Owner of Segway company dies in accident while riding one

LONDON — A businessman who bought the company that makes the Segway scooter died from a fall off of a cliff in northern England, apparently while riding one of the vehicles on his estate.

West Yorkshire police said in a statement that the body of Jimi Heselden, 62, had been pulled Monday from the River Wharfe near the town of Boston Spa after a call from a passerby.

Local media reports said he was believed to have lost control of his scooter Sunday on a wooded path that ran perilously close to a 30-foot drop into the river.

Heselden was a coal miner who lost his job in widespread mine closures of the mid-1980s. Using his expertise in coal-mining blast methods, he formed a company, Hesco Bastion, that manufactures protective barriers.

The barriers, known as “sand baskets,” are wire frames with liners filled with dirt, sand or rocks. They are regarded as offering greater protection against explosions than sandbags, and have been widely adopted by military all over the world since the first Gulf War. Heselden bought the Bedford, N.H.-based Segway company in December.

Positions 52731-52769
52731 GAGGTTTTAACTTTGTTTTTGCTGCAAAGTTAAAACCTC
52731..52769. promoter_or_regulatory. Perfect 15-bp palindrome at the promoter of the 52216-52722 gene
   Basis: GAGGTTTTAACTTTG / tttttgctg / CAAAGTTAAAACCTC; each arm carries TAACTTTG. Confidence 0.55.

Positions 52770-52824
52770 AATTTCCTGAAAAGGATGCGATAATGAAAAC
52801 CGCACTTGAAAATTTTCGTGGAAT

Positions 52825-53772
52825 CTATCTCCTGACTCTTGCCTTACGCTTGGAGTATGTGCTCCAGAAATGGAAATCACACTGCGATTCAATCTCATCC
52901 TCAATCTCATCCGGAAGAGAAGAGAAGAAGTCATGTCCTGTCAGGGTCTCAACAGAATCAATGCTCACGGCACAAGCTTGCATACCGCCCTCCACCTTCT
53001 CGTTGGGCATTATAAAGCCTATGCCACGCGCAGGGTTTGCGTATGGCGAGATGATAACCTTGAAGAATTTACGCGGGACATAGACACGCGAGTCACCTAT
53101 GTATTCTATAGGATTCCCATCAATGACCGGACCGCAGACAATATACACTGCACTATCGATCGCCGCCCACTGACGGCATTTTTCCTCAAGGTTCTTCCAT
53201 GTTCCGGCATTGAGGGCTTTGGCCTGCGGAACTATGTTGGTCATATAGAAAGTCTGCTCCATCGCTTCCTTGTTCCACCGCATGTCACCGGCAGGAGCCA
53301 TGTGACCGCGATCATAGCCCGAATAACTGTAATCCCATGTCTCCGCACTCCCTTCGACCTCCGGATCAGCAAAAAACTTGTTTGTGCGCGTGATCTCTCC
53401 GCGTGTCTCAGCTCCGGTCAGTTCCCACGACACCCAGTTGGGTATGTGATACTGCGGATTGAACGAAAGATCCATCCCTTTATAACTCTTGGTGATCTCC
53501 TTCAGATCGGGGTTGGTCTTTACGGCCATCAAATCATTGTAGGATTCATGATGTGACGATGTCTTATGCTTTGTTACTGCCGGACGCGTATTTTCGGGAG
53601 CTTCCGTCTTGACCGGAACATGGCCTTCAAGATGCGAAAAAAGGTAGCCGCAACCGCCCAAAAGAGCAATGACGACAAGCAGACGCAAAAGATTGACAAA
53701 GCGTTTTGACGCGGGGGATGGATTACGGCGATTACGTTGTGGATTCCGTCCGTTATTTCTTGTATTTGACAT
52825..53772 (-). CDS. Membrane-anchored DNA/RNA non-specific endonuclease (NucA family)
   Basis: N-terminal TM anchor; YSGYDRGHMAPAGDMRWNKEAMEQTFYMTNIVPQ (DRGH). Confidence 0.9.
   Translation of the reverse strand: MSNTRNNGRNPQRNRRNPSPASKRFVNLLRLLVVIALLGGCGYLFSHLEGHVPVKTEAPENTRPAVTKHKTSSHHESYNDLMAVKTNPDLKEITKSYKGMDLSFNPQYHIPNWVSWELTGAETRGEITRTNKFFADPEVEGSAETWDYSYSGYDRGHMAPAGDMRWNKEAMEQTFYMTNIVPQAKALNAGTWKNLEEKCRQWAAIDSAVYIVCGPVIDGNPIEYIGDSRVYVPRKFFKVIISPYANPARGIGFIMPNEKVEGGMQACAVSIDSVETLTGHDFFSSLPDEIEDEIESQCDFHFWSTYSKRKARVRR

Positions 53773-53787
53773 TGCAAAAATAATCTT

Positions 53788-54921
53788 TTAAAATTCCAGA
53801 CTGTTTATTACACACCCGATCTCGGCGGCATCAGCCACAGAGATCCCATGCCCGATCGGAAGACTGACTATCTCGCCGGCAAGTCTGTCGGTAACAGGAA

Heselden became well known in Yorkshire as a businessman and philanthropist who donated to local charities, and more recently to a fund to help rehabilitate injured soldiers. Tributes from local and national figures praised him as a generous local hero who never forgot his roots.

British law restricts the use of Segway, which was invented by Dean Kamen and travels at a top speed of about 12 mph, to private land. In July, a rider was prosecuted for riding one on a sidewalk.

However, the Daily Telegraph reported that Segway sales, which had reached only half the target of 40,000 vehicles last year, showed a 12 percent increase for the first six months of this year.

Janet Stobart/Los Angeles Times (MCT)